This is the second of three blogs (yesterday, today and tomorrow) in which I will discuss the ‘power’ of this important document. I hope you find it helpful.
Having covered the explanation of what a durable power of attorney is, let's look at the top 10 benefits of having a comprehensive durable power of attorney. (5 in today's blog today and 5 in tomorrows blog)
1. Provides the ability to choose who will make decisions for you (rather than a court).
If someone has signed a power of attorney and later becomes incapacitated and unable to make decisions, the attorney-in-fact named can step into the shoes of the incapacitated person and make important financial decisions. Without a power of attorney, a guardianship or conservatorship may need to be established, and can be very expensive.
2. Avoids the necessity of a conservatorship.
Someone who does not have a comprehensive power of attorney at the time they become incapacitated would have no alternative than to have someone else petition the court to appoint a conservator (a guardian is appointed to make healthcare decisions for the incapacitated person in Virginia). The court will choose who is appointed to manage the financial of the incapacitated person, and the court will continue to monitor the situation as long as the incapacitated person is alive. While not only a costly process, another detriment is the fact that the incapacitated person has no input on who will be appointed to serve.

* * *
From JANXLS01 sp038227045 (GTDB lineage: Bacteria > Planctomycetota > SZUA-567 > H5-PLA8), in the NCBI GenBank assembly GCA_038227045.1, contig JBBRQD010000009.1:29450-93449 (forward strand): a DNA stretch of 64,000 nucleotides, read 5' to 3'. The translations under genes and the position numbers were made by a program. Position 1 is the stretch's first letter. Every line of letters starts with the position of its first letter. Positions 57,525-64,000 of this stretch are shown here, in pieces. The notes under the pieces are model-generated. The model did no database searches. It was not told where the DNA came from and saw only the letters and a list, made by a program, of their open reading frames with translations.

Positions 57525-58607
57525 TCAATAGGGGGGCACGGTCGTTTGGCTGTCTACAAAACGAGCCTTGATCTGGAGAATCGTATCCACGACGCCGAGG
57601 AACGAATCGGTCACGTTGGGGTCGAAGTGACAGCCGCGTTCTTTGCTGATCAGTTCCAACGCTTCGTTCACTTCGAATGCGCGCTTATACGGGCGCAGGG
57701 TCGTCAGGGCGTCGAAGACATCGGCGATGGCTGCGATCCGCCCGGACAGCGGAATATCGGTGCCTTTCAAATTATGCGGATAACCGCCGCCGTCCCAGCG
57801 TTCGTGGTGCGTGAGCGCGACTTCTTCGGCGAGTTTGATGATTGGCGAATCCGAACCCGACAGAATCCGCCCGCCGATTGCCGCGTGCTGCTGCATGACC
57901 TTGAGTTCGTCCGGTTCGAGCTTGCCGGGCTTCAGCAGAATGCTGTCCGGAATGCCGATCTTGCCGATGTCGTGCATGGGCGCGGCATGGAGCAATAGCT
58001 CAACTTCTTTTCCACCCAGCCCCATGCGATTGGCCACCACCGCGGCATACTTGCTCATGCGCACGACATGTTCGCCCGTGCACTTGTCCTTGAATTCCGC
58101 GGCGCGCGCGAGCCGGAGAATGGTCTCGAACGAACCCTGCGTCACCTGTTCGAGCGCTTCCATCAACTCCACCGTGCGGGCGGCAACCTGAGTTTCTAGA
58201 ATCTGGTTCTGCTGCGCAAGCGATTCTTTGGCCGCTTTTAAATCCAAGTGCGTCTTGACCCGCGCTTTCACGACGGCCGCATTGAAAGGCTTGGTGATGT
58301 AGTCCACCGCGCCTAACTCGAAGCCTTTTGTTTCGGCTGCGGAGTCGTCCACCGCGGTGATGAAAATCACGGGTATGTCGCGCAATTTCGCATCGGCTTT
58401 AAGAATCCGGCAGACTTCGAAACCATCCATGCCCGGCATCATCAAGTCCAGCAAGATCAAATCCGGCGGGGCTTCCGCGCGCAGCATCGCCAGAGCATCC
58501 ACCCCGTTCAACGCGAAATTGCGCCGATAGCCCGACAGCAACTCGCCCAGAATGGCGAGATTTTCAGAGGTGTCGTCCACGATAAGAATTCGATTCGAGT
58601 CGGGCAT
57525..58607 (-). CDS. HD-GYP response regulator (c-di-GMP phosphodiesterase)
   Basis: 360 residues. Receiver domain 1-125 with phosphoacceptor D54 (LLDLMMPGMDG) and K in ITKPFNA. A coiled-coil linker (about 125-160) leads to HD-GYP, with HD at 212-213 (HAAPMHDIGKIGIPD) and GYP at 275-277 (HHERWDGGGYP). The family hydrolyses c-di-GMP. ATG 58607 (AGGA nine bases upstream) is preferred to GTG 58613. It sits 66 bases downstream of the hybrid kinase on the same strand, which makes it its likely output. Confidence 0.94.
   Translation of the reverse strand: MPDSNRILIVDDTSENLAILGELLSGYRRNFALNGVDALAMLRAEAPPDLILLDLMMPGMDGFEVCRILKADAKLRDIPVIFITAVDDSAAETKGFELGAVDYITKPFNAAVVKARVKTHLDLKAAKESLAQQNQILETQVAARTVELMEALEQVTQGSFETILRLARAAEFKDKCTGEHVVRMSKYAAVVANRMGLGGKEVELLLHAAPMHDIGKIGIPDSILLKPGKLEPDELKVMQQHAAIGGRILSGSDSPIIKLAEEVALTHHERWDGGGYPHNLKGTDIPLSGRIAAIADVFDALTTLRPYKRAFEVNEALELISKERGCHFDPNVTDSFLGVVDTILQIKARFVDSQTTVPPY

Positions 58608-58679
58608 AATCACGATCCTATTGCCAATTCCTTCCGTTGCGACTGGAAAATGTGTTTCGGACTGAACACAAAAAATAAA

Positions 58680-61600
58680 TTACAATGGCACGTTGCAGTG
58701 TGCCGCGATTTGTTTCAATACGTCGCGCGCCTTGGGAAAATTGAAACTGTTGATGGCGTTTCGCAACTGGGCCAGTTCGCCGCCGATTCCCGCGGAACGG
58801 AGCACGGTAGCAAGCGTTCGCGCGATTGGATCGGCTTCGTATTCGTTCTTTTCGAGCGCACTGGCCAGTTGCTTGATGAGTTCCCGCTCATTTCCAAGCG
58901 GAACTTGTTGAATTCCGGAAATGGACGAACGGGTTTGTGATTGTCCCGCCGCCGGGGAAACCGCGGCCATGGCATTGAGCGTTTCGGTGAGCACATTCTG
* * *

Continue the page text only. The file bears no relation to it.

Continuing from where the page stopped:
3. Provides family members a good opportunity to discuss wishes and desires.
There is much thought and consideration that goes into the creation of a comprehensive power of attorney. One of the most important decisions is who will serve as the attorney-in-fact. When a parent or loved one makes the decision to sign a power of attorney, it is a good opportunity for the parent to discuss wishes and expectations with the family and, in particular, the person named as attorney-in-fact in the power of attorney.
4. The more comprehensive the power of attorney, the better.
As people age, their needs change and their power of attorney should reflect that. Seniors have concerns about long term care, applying for government benefits to pay for care, as well as choosing the proper care providers. Without allowing the attorney-in-fact to perform these tasks and more, precious time and money may be wasted.
5. Prevents questions about principal's intent.
Many of us have read about court battles over a person's intent once that person has become incapacitated. A well-drafted power of attorney, along with other health care directives, can eliminate the need for family members to argue or disagree over a loved one's wishes. Once written down, this document is excellent evidence of their intent and is difficult to dispute.
Part III is tomorrow's blog.